- I've got(ten) used to being the only person in my family who eats vegan food. (being the only vegan felt odd at first but he's got comfortable with it over time)
- I'm getting used to the hard work on my course. It was vert stressful at first. (she is not completely used to the hard work yet, but she is getting accustomed to it)
The structure of 'get used to'
'Get' is a verb and 'used to' is an adjective. Given 'get' is a verb, it can act like a main verb and so conjugate for tenses or act as other types of verb, such as the infinitive or gerund. For example:
- I get used to feeling tired if I have to keep getting up early (Present Simple)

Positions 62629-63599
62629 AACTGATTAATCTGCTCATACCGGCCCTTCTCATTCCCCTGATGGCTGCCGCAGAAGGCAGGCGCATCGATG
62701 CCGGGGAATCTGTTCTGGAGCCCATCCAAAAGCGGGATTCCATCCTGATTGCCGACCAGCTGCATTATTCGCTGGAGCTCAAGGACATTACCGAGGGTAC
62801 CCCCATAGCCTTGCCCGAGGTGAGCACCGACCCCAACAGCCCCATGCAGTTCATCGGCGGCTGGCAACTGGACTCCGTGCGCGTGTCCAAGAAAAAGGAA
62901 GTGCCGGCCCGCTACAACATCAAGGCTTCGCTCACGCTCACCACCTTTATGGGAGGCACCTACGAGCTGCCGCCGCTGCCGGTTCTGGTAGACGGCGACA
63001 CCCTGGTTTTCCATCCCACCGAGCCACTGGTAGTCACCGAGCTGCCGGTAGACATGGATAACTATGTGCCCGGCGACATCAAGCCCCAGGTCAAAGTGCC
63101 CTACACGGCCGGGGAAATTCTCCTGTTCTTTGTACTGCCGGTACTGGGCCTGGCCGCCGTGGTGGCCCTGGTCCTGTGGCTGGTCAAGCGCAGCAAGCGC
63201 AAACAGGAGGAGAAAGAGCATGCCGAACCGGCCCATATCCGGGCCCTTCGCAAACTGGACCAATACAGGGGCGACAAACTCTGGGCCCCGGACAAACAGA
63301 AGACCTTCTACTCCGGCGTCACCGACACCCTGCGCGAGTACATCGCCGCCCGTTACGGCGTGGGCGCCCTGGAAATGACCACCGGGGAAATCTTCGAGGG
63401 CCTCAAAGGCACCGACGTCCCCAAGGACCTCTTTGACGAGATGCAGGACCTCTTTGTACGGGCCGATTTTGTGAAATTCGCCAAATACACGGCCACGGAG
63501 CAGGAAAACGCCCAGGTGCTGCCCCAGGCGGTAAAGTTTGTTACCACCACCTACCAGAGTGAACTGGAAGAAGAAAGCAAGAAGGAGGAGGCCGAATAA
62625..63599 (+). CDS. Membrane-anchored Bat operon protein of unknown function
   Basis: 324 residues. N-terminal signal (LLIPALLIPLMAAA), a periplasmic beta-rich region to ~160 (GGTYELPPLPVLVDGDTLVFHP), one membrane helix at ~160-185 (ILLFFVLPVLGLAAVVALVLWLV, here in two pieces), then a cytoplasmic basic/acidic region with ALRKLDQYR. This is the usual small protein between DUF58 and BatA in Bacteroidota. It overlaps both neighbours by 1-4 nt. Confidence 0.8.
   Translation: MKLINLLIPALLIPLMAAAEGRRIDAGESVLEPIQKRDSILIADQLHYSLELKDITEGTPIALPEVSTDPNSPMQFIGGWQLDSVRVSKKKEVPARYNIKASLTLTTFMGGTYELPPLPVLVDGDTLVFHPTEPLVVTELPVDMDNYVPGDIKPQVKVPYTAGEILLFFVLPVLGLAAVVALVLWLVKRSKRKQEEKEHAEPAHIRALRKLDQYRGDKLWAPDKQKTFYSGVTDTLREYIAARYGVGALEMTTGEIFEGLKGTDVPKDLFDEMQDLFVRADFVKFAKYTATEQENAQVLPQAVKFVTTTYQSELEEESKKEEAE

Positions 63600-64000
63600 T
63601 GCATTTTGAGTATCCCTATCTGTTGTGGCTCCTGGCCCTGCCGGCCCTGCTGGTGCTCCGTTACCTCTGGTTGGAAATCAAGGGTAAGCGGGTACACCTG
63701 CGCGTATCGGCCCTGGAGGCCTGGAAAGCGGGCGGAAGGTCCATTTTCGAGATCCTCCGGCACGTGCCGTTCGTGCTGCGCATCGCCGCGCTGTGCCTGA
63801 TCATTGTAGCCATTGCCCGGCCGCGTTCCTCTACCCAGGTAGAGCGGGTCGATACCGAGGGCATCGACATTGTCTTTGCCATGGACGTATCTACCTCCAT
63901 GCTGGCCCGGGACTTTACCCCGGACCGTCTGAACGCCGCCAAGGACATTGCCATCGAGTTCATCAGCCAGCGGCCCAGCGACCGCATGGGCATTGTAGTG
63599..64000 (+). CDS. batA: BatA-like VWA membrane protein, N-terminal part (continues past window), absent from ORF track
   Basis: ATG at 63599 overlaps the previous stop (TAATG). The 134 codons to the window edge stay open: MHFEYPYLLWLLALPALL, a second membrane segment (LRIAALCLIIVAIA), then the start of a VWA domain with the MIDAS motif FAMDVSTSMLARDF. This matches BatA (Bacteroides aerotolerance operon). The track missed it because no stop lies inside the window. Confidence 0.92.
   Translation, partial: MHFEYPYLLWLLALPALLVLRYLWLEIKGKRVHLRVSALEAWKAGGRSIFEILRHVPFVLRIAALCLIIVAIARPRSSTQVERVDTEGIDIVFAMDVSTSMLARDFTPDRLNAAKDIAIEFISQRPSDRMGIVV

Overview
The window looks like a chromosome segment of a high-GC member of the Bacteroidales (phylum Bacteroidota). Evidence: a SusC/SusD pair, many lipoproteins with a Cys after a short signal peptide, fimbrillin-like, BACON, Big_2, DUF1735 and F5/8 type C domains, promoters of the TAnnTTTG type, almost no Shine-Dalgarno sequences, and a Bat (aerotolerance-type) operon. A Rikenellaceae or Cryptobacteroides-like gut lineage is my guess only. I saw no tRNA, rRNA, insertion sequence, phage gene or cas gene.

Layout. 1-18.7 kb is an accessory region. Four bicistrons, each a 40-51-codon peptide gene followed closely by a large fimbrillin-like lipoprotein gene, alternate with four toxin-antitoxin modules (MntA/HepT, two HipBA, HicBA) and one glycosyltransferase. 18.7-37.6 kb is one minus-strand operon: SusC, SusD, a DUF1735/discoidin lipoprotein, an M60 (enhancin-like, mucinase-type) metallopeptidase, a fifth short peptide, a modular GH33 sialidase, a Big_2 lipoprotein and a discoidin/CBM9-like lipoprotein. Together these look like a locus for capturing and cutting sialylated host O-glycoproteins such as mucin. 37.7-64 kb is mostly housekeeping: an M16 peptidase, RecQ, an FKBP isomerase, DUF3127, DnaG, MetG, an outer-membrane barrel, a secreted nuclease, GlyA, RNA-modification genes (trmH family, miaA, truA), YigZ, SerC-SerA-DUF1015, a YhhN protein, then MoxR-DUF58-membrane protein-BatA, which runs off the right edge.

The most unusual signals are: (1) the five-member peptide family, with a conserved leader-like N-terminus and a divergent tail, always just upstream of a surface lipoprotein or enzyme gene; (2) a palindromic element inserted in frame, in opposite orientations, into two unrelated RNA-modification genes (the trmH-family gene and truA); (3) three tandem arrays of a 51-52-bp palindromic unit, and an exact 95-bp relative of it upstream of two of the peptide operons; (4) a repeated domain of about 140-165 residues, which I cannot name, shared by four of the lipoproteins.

- I'm getting used to speaking French (present continuous)
- I've got(ten) used to my predicament (present perfect)
- I was getting used to the heat but now its turned cold again (past continuous)
Other Types of Verbs:
- I wish I could get used to driving this car (modal + infinitive)
- Getting used to being a manager is really difficult (Gerund)
Using Either 'Be' or 'Get Used To'
In some cases either of the phrases could be used. This can be seen with the present perfect:
- I've got used to the heat
- I'm used to the heat
These are saying the same thing because in both cases the person is familiar with/accustomed to the heat now.
In this case, we may use 'get' instead of 'be' simply because we are speaking at the time, which is a common situation for using the present perfect - in a conversation.